TRIGGER WARNING: forced gender reveal
In via quae
Olympiam ducit cis Alpheum, Scillunte venienti, celsa crepidine praeruptus mons
occurrit: Typaeum illum appellant. Hinc de saxo feminas deiicere Eleorum lex
iubet, quae ad Olympicos ludos penetrasse deprehensae fuerint, vel quae omnino
Alphaeum transmiserint, quibus est eis interdictum diebus. Non tamen
deprehensam esse ullam perhibent praeter unam Callipatriam, quam alii
Pherenicen nominant. Haec viro mortuo, cum virili ornatu exercitationum se
magistrum simulans, Pisidorum filium in certamen deduxit: iamque eo vincente
sepimentum id quo magistros seclusos habent, transiluit veste posita. Feminam
tamen agnitam, omni crimine liberarunt. datum hoc ex iudicium aequitate,
patris, fratrum, & filii gloriae, qui omnes ex Olympcis ludis victores abierant.
Ex eo lege sancitum, ut nudati adessent ad ludicrum ipsi etiam magrstri.
κατὰ δὲ τὴν ἐς Ὀλυμπίαν
ὁδόν, πρὶν ἢ διαβῆναι τὸν Ἀλφειόν, ἔστιν ὄρος ἐκ Σκιλλοῦντος ἐρχομένῳ πέτραις ὑψηλαῖς
ἀπότομον: ὀνομάζεται δὲ Τυπαῖον τὸ ὄρος. κατὰ τούτου τὰς γυναῖκας Ἠλείοις ἐστὶν
ὠθεῖν νόμος, ἢν φωραθῶσιν ἐς τὸν ἀγῶνα ἐλθοῦσαι τὸν Ὀλυμπικὸν ἢ καὶ ὅλως ἐν ταῖς
ἀπειρημέναις σφίσιν ἡμέραις διαβᾶσαι τὸν Ἀλφειόν. οὐ μὴν οὐδὲ ἁλῶναι λέγουσιν οὐδεμίαν,
ὅτι μὴ Καλλιπάτειραν μόνην: εἰσὶ δὲ οἳ τὴν αὐτὴν ταύτην Φερενίκην καὶ οὐ
αὕτη προαποθανόντος αὐτῇ τοῦ ἀνδρός, ἐξεικάσασα
αὑτὴν τὰ πάντα ἀνδρὶ γυμναστῇ, ἤγαγεν ἐς Ὀλυμπίαν τὸν υἱὸν μαχούμενον: νικῶντος
δὲ τοῦ Πεισιρόδου, τὸ ἔρυμα ἐν ᾧ τοὺς γυμναστὰς ἔχουσιν ἀπειλημμένους, τοῦτο ὑπερπηδῶσα
ἡ Καλλιπάτειρα ἐγυμνώθη. φωραθείσης δὲ ὅτι εἴη γυνή, ταύτην ἀφιᾶσιν ἀζήμιον καὶ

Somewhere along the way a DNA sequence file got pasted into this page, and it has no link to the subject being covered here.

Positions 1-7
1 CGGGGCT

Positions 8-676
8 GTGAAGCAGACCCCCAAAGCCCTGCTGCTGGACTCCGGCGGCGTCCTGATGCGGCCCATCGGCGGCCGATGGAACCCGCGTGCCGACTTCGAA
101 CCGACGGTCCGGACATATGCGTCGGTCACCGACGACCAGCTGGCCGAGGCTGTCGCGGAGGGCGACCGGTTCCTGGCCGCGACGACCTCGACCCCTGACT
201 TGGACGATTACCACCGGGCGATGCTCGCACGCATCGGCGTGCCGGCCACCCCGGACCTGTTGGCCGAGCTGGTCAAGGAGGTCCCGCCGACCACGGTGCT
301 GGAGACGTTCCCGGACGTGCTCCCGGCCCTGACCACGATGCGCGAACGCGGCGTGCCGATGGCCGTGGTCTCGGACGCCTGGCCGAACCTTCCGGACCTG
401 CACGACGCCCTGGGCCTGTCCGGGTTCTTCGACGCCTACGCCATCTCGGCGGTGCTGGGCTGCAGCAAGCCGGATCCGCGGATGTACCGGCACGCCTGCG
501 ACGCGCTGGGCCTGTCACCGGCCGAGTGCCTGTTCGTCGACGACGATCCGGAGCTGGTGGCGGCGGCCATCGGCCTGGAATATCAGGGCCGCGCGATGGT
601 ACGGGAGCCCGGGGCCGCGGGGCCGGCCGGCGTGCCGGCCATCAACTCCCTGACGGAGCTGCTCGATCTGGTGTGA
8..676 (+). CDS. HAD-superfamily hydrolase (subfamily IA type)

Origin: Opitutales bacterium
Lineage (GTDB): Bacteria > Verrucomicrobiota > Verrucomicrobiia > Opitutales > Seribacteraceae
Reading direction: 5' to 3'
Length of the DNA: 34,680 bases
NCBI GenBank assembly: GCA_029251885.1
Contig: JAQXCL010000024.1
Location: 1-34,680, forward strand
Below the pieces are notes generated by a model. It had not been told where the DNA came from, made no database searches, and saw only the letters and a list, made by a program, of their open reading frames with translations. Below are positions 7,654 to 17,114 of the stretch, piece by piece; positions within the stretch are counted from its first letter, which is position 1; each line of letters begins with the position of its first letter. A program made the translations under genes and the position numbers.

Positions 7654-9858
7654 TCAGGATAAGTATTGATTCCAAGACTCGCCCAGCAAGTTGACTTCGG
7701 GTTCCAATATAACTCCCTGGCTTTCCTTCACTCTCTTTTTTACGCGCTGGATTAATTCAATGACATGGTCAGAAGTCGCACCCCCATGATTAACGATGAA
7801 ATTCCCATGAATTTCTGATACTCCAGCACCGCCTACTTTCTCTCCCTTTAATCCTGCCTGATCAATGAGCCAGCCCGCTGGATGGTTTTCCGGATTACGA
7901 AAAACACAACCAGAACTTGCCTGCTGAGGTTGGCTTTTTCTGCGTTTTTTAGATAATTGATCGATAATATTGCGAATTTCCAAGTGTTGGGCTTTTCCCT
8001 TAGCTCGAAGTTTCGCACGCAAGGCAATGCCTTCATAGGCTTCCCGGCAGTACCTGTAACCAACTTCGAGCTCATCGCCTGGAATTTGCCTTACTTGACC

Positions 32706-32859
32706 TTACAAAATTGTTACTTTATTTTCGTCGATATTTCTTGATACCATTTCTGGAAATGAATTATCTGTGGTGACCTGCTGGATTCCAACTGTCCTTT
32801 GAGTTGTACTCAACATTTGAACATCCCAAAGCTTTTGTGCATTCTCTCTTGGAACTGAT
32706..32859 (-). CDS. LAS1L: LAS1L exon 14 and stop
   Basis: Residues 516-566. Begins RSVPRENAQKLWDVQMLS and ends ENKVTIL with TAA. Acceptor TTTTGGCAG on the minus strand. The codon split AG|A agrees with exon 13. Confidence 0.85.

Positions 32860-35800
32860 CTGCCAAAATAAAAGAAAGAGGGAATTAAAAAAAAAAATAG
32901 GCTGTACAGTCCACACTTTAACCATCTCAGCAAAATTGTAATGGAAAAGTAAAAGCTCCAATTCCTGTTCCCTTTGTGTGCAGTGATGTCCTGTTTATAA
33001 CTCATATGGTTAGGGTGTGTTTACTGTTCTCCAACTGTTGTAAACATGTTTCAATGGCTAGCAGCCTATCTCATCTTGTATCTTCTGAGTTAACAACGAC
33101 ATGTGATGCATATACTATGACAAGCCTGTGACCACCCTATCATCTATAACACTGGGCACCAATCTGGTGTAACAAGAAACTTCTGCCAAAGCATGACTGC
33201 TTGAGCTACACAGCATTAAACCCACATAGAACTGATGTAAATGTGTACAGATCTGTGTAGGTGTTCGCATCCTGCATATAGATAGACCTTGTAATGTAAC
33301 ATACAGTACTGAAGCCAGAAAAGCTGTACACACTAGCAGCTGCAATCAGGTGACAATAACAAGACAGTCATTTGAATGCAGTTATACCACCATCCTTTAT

τῷ πατρὶ καὶ ἀδελφοῖς αὐτῆς καὶ τῷ παιδὶ αἰδῶ νέμοντες—ὑπῆρχον δὴ ἅπασιν αὐτοῖς
Ὀλυμπικαὶ νῖκαι—, ἐποίησαν δὲ νόμον ἐς τὸ ἔπειτα ἐπὶ τοῖς γυμνασταῖς γυμνοὺς σφᾶς
ἐς τὸν ἀγῶνα ἐσέρχεσθαι.
On the road to Olympia, on your way to Scillus and before
you cross the Alpheius, there is a really tall mountain with jagged rocks
called Typaeon. According to the law of Elis, women who were caught at the Olympic
Games on days when women were forbidden* (even women who were on the other side
of the Alpheius) would be thrown from this mountain to their deaths**. But nobody
was ever caught or punished, except Callipateira [although some say it was
Pherenice, not Callipateira, who was caught].
The widow Callipateira dressed as a trainer and brought her son Pisirodus to Olympia to participate in the games. When he won, she leapt out of the dugout*** and her disguise was revealed. Outed as a woman, she nevertheless was freed of any charge out of respect to her father, her brothers, and her son (for all of them were Olympic victors). But they made the law that from then on, even the trainers had to be nude in the Olympics.
* Portions of the Olympic games were segregated by gender, but there were several documented women Olympic victors (including Cynisca and Bilistiche, both for chariot racing).
**There are numerous examples of gender-exclusive rites in ancient Greek and Roman religion being profaned by intruders, including Alcibiades' intrusion of the Eleusinian Mysteries in 415 BCE and Clodius' intrusion of the Bona Dea Scandal in 62 BCE.
*** A sectioned-off portion specifically for coaches and trainers
Date: 110 – 180 CE
Description of Greece
Pausanias was a Greek writer who lived
during the era of the “Five Good Emperors.” His work, the Description of
Greece, is an important source for geographical, historical,
archaeological, and cultural information about ancient Greece.